Renovate Your Gitlab Projects Automatically

“Gitlab application screengrab” by Pankaj Patel on Unsplash

Keeping your dependencies up-to-date is something many of us are struggling with. Of course, we want the latest and greatest. We want the latest security fixes. But the time of a developer is better spent on something more useful than checking every day if there is an update to a dependency and if this update does not break the current build.

Automate the process

To fix this problem you could use an external service like greenkeeper or renovate. But both are only working with GitHub at the time of writing, when you are using their provided service. In the case of renovate there is an alternative to using their service. They keep the source code of renovate open and allow everyone to set up a self-hosted renovate bot. This sounds like a great hassle. Rent a new server, setup renovate, link to GitLab, setup a cron-job or something like this to check continuously.

Gitlab-CI to the rescue

GitLab-CI Pipeline ViewGitLab-CI Pipeline View

The CI part of GitLab is my favorite feature. For every repository, which I create I instantly setup a .gitlab-ci.yml. Whenever I push something to any branch of the repository, the code will be tested, a docker container will be build, and the documentation will be deployed. By manually activating the deployment job the project will be deployed to a production server. This part of GitLab is really worth checking out.

But now to the fun part. Let’s use GitLab-CI to check chosen repositories for outdated dependencies and create merge request to update them. All we need is to create a new repository with three files:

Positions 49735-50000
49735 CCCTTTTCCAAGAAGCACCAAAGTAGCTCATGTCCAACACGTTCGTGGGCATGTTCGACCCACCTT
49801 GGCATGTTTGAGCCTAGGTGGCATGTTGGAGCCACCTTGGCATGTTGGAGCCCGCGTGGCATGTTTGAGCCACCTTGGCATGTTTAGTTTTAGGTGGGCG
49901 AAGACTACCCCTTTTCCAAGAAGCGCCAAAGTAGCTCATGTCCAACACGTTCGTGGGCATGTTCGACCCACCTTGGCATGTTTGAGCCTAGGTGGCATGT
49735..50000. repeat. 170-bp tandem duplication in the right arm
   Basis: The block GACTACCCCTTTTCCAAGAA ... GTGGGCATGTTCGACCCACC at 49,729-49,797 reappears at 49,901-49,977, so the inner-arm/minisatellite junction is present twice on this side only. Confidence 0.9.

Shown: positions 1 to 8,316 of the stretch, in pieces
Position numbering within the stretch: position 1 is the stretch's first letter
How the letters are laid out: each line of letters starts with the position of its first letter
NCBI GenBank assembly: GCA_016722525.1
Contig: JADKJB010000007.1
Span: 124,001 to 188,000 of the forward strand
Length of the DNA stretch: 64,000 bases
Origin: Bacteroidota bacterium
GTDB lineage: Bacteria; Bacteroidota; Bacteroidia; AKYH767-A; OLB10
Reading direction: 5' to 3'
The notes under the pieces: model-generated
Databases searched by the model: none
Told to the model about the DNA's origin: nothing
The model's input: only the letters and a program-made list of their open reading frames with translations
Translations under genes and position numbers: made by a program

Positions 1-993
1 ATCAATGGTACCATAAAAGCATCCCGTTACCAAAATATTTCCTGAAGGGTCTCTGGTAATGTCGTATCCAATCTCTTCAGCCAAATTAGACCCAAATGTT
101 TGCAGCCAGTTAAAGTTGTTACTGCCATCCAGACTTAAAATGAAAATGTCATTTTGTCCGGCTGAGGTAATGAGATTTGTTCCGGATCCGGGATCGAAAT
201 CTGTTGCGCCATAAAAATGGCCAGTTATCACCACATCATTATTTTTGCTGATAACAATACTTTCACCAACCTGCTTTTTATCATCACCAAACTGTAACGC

config.js for configuring renovate

    module.exports = {
     platform: ‘gitlab’,
     endpoint: ‘https://gitlab.com/api/v4/',
     assignees: [‘mikebarkmin’],
     baseBranches: [‘master’],
     labels: [‘renovate’],
     extends: [‘config:base’]
    };

repositories.txt for keeping track which repositories we want to check

    openpatch/ui-core
    openpatch/template

.gitlab-ci.yml the heart which runs renovate

    image: docker:latest
    
    services:
      - docker:dind
    
    renovate:
      stage: build
      script:
        - docker run -e GITLAB_TOKEN="$GITLAB_TOKEN" -e GITHUB_TOKEN="$GITHUB_TOKEN" -v $PWD/config.js:/usr/src/app/config.js renovate/renovate:13 $(cat repositories.txt | xargs)
      only:
        - master

As you can see I am using two GitLab Secret CI Variables which needs to be configured. GITLABTOKEN needs to be a [Personal Access Token](https://docs.gitlab.com/ce/user/profile/personalaccesstokens.html) with the scope api and GITHUBTOKEN needs to be a Personal Access Token with the scope repos.

Now everything is finished. When you run the pipeline renovate will check the repositories in repositories.txt and create merge request if a dependency needs to be updated.

Pipeline Schedule OverviewPipeline Schedule Overview

At last, we can create a Pipeline Schedule to run the pipeline every x hours or x day or whatever you like.

Summary

Merge Request by RenovateMerge Request by Renovate

We have created a way to automate the dependency updating with GitLab-CI. We now just have to keep waiting for the merge requests and see if our test suites are successful. Afterwards we can happily merge (Assuming that your test suite is quite good). If you are really trusting your test suite, you can even let renovate auto-merge the request, if the pipeline succeeds. The last thing we could do is to create a separate user just for the renovate task. I hope you can now all optimize your workflow and never ever (OK most likely not ever) have to worry about updating your dependencies again.